This is another monograph in American Lectures In Living Chemistry, and there is no doubt concerning the author's credentials. There are over two dozen references to his own work and many of the tables and illustrations are from his previous publications.
He writes most interestingly (and exhaustively) when referring to his own work—especially his laboratory techniques—and that is its strength. It is not an easy book for a clinician to read, and it will take an unusual clinician to appreciate the author's work. One of its weaknesses for the practicing physician is an inadequate number of diagrams (eg, the sections on the metabolism of carbohydrates, fats, and proteins).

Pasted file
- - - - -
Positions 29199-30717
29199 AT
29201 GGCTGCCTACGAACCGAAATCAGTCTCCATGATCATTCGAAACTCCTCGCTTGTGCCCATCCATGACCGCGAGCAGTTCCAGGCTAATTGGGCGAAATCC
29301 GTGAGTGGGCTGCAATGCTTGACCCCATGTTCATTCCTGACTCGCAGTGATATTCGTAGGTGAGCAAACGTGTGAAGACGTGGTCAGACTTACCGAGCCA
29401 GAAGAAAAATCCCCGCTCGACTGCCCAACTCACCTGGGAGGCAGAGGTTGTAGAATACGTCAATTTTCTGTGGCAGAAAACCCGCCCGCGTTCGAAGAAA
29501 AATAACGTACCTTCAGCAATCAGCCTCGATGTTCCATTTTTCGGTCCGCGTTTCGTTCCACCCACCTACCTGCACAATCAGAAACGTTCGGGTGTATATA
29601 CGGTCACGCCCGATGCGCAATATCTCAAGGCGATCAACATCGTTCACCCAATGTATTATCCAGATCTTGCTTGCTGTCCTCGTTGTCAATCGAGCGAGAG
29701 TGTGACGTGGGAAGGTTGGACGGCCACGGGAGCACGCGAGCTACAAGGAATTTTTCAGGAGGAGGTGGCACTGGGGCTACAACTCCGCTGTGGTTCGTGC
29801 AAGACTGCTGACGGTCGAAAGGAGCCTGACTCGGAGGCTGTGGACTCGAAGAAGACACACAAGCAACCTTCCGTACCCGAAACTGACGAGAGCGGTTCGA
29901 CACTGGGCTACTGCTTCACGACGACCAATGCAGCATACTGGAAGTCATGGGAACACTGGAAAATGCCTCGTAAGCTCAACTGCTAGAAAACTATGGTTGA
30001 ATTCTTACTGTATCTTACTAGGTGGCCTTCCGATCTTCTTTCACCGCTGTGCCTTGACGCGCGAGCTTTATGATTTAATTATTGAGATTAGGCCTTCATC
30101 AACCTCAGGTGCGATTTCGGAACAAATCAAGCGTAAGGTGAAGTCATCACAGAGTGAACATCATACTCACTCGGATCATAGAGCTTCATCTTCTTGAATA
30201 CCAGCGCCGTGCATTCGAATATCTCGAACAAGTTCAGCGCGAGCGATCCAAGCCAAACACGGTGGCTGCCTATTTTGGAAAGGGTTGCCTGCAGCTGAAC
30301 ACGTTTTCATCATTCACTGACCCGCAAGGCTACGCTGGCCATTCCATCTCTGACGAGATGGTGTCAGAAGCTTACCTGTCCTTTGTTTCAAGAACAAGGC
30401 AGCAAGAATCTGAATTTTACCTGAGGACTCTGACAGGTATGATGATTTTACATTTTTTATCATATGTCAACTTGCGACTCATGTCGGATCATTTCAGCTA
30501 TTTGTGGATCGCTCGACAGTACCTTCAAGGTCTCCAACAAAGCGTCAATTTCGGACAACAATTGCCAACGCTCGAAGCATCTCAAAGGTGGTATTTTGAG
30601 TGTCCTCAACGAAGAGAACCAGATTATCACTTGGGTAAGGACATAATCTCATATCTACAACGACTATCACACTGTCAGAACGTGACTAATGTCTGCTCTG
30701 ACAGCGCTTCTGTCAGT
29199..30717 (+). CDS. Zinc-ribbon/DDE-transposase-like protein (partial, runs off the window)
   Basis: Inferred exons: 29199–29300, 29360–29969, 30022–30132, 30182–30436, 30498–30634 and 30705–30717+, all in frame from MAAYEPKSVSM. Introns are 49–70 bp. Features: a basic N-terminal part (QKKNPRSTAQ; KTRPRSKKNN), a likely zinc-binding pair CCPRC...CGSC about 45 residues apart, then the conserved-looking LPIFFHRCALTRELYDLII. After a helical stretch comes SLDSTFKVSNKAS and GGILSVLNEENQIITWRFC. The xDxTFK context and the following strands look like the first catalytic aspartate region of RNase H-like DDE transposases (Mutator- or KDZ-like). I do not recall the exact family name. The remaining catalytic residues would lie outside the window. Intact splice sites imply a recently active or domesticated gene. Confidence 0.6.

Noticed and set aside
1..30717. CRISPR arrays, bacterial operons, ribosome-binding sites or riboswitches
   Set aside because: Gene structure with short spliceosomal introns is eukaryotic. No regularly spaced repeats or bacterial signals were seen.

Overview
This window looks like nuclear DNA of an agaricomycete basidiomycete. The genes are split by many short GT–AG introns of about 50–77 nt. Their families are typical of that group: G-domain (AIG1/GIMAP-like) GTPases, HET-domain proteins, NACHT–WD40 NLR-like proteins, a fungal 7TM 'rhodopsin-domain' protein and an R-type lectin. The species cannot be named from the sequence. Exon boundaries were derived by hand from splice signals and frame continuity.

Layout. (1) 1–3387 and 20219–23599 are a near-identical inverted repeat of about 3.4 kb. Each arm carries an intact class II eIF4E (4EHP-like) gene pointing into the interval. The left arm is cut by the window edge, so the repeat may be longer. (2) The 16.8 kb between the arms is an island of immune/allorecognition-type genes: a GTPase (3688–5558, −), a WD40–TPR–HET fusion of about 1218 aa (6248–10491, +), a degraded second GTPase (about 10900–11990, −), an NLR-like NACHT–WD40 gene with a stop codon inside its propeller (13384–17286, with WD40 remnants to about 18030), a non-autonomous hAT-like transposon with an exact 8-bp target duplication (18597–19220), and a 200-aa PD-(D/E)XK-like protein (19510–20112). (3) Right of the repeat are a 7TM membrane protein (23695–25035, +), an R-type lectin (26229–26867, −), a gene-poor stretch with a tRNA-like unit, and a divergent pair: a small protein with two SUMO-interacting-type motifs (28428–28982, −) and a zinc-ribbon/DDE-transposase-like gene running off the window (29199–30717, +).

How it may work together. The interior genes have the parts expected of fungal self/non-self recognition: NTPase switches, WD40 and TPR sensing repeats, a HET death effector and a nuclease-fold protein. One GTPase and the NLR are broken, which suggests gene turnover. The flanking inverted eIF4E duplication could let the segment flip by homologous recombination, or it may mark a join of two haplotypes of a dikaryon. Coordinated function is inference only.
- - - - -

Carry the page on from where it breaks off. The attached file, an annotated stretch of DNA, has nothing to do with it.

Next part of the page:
I believe I have been unfair to the author: the book was not written for the clinician (or, if it was, it did not help me); I think it is a text for someone with a special interest in liver disease—and, primarily,